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Proceedings Paper

Microbubble enhancement of ultrasound-modulated optical sensing with incoherent light
Author(s): Jack E. Honeysett; Eleanor Stride; Terence S. Leung
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Paper Abstract

Diffuse optical techniques in tissue are insensitive to oxygenation changes inside large blood vessels, due to the high optical absorption relative to the surrounding tissue. To overcome this a hybrid technique of diffuse light modulated by focused ultrasound (US) was used to detect an acousto-optic (AO) signal from a large (1 cm diameter) blood-filled tube surrounded by a turbid medium. An injection of microbubbles, a contrast agent used in clinical diagnostic US, amplified this AO signal to an experimentally detectable level. The blood was diluted to vary its optical absorption, and a resulting change in the magnitude of the AO signal was observed. A mechanism by which microbubbles can enhance USmodulation of light is proposed by deriving a 2nd order approximation to the Rayleigh-Plesset equation of motion for a bubble in an US field. A Monte Carlo (MC) model of a deep blood vessel geometry has also been developed: this takes into account the optical scattering from oscillating microbubbles in the blood, which is expected to vary spatially and temporally. Results of the MC model show that the US-modulated light signal is more sensitive to oxygenation changes within the blood vessel than a diffuse optical signal. Experimental results show a significant enhancement of the USmodulated optical signal when microbubbles were introduced.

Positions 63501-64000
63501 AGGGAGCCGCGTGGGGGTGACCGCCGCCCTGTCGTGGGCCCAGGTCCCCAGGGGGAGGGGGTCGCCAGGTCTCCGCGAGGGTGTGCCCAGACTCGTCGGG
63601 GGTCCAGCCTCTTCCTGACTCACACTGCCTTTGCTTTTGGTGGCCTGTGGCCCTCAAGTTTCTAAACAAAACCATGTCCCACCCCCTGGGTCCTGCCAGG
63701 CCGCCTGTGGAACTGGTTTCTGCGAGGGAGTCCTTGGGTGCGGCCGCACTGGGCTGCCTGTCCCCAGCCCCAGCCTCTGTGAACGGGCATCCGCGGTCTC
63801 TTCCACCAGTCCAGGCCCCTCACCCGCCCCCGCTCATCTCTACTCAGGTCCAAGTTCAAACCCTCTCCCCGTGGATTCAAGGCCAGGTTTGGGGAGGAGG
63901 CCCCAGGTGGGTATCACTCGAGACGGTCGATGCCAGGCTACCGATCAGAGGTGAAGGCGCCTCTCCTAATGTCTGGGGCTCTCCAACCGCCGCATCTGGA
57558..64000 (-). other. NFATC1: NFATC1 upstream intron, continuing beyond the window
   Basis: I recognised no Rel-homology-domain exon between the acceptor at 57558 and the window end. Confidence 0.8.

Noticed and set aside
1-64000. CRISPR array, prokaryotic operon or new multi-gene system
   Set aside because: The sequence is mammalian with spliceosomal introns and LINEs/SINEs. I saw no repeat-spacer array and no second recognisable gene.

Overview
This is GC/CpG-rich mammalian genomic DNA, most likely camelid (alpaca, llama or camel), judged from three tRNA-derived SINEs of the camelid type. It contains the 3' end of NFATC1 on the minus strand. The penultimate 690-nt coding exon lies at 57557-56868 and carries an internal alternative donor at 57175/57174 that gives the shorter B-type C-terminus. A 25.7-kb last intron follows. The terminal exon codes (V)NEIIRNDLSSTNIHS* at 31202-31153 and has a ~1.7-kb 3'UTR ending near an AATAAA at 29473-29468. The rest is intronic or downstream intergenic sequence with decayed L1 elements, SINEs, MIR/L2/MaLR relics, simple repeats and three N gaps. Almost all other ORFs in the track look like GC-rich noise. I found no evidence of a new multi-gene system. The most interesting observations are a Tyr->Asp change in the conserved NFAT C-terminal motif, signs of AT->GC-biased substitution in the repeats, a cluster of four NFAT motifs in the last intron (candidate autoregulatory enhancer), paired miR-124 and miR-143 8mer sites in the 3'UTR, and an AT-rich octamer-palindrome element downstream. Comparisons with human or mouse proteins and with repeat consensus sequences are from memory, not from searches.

Paper Details

Date Published: 18 February 2011
PDF: 7 pages
Proc. SPIE 7899, Photons Plus Ultrasound: Imaging and Sensing 2011, 789919 (18 February 2011); doi: 10.1117/12.876111
Show Author Affiliations
Jack E. Honeysett, Univ. College London (United Kingdom)
Eleanor Stride, Univ. College London (United Kingdom)
Terence S. Leung, Univ. College London (United Kingdom)


Published in SPIE Proceedings Vol. 7899:
Photons Plus Ultrasound: Imaging and Sensing 2011
Alexander A. Oraevsky; Lihong V. Wang, Editor(s)

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